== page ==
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? Choose one picture and tell me what do you think the lesson is about.

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Presentation on theme: "? Choose one picture and tell me what do you think the lesson is about."— Presentation transcript:

1 ? Choose one picture and tell me what do you think the lesson is about.

2 Write, individually, a paragraph about the picture that you chose. Why did you choose it? What do you think it is about?

3 Attachment. In pairs, try to think of a definition of attachment, write it down.

4 Attachment Babies are born into the world completely dependent on his/her caregiver they cannot feed themselves or escape from danger. Bowlby said that behaviours such as smiling, babbling, grasping, and crying are genetically based social signals. These signals encourage parents to care for and interact with their baby, so that the infant will be fed, protected from danger, and provided with the affection necessary for healthy growth. Attachment is a two way bond. Attachment involves two people, (for example a parent and a baby) who have an emotional link between each other, which ties them together. It also takes longer to develop than a bond.

5 How can we see that two people have an attachment to each other? Seeking proximity: the two people who have an attachment want to be near to each other and spend time together. A young baby will try to maintain proximity to the caregiver by watching them carefully, an howling when they go too far away. An older, more mobile baby will simply crawl after their attachment figure. Distress of separation: the young infant will show distress when the caregiver leaves even for a short period of time. The older child may miss their parents and feel homesick on a school trip.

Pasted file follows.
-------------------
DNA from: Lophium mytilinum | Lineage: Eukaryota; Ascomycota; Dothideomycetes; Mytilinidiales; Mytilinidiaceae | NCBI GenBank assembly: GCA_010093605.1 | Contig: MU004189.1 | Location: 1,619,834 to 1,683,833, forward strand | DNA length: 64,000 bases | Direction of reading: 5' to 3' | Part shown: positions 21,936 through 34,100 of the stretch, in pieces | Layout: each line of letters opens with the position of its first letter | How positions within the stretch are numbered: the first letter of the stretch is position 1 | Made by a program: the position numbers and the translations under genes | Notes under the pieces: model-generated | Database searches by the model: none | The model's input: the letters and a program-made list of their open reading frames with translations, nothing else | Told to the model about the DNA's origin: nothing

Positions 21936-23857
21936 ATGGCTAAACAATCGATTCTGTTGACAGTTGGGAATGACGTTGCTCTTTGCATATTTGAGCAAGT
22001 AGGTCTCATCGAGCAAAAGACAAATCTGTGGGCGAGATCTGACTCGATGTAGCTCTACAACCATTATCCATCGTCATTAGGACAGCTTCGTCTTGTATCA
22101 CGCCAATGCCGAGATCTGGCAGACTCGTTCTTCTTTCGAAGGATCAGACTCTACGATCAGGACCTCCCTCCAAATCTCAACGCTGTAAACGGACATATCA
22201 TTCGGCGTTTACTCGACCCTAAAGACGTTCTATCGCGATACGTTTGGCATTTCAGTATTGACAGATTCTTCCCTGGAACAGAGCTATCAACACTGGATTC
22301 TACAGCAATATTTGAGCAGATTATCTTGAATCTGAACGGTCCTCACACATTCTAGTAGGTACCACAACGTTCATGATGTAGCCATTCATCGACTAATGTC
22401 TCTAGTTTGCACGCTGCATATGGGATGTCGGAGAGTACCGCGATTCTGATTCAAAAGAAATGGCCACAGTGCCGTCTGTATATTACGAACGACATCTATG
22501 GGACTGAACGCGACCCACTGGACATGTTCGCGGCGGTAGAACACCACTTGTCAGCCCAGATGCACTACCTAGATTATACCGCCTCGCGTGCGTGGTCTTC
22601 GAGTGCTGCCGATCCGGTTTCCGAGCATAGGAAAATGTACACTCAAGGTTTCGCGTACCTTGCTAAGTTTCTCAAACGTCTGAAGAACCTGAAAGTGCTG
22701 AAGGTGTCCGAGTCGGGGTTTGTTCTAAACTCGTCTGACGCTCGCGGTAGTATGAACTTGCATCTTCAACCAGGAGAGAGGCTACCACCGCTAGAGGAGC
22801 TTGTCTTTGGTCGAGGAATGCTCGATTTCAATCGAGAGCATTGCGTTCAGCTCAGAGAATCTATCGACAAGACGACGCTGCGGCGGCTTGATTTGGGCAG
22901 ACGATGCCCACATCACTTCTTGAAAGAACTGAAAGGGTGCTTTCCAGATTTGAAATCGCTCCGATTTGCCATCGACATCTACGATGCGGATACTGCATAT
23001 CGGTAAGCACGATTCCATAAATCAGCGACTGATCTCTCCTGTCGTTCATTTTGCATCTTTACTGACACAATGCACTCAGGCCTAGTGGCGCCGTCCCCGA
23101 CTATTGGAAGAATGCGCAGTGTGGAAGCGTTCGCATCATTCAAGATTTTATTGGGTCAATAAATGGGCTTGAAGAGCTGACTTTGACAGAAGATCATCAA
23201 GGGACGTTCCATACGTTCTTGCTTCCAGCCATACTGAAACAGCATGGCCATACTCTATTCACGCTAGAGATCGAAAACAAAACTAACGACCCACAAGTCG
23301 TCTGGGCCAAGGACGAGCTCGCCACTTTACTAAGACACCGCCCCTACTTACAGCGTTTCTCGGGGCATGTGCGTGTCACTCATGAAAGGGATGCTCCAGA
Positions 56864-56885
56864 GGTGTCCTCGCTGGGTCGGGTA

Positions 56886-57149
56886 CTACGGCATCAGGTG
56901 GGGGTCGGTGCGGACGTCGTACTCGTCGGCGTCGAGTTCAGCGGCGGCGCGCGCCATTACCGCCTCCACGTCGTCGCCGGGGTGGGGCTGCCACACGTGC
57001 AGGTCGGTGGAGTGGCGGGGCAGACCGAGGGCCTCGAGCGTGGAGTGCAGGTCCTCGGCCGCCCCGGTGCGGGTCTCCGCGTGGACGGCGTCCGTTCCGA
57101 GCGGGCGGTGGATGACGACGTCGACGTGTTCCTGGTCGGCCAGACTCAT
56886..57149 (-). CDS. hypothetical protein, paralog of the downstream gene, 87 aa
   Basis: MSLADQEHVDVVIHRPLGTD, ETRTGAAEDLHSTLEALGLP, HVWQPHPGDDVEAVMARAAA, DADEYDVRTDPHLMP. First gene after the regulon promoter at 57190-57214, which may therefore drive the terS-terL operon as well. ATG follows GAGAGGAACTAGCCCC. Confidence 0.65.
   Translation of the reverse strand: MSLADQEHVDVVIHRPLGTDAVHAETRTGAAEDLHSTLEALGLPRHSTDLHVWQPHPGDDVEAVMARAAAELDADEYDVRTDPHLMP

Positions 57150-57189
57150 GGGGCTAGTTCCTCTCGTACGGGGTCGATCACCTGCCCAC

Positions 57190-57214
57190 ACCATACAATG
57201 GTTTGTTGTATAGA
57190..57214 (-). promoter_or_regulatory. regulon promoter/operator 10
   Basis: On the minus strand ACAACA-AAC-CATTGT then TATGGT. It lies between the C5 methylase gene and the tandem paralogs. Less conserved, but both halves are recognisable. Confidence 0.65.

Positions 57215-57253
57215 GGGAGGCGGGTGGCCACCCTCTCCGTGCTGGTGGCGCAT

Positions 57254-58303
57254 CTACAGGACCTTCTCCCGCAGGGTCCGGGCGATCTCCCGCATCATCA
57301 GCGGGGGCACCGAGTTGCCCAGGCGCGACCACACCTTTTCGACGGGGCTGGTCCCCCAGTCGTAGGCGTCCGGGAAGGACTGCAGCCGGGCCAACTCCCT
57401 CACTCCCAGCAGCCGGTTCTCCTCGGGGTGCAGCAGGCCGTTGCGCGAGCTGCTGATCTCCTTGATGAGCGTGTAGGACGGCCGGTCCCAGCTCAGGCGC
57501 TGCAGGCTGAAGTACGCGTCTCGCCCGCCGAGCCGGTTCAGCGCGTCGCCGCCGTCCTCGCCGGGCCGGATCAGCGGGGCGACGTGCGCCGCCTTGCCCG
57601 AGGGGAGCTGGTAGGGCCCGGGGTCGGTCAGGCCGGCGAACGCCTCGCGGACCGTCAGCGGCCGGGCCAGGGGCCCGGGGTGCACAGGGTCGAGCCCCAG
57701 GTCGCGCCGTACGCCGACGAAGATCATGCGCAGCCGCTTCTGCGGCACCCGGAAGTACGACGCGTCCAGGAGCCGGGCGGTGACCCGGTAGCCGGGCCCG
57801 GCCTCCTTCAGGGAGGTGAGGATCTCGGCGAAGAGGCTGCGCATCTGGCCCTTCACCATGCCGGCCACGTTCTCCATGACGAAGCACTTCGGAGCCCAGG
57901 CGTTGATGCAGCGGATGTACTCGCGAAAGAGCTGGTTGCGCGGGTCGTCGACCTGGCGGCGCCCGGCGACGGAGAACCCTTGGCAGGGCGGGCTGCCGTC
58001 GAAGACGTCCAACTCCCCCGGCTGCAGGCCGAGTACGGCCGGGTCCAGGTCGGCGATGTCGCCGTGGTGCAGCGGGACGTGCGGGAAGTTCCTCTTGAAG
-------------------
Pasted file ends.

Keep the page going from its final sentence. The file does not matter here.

6 Joy on reunion: the baby will welcome back their attachment figure often by clinging to them and hugging them even when they have only been gone for five minutes. General orientation of behavior towards the other person: both baby and caregiver direct their attention to each other and try to engage each other in activities and interaction.

7 Can you relate to theses behaviours? Do you think adolescents and adults can form new attachments?

8 How do human babies develop attachments? Ethologist, including Konrad Lorenz, (1935) studied animals and how they form attachments soon after birth. New born orphan animals form attachment to any animal that happens to be present and to follow as if it were the real mother. He called Imprinting to the tendency to form an attachment to the first large moving object. For Lorenz, this must happen during the critical period, that’s 32 hours after birth.

9 Unlike the ducklings, humans are not mobile when they have just born. They have a long period of immaturity and only begin to crawl at about eight months of age. Therefore, formation of an early protective bond from adult (and particularly mother) to a baby would promote the survival of the infant by ensuring that the mother stayed close to them in order to protect them.

10 Key concepts: Internal working Model is a template for future relationships Sensitive period is the first 3 years of life Monotropy a single attachment to one person who is most important to the baby.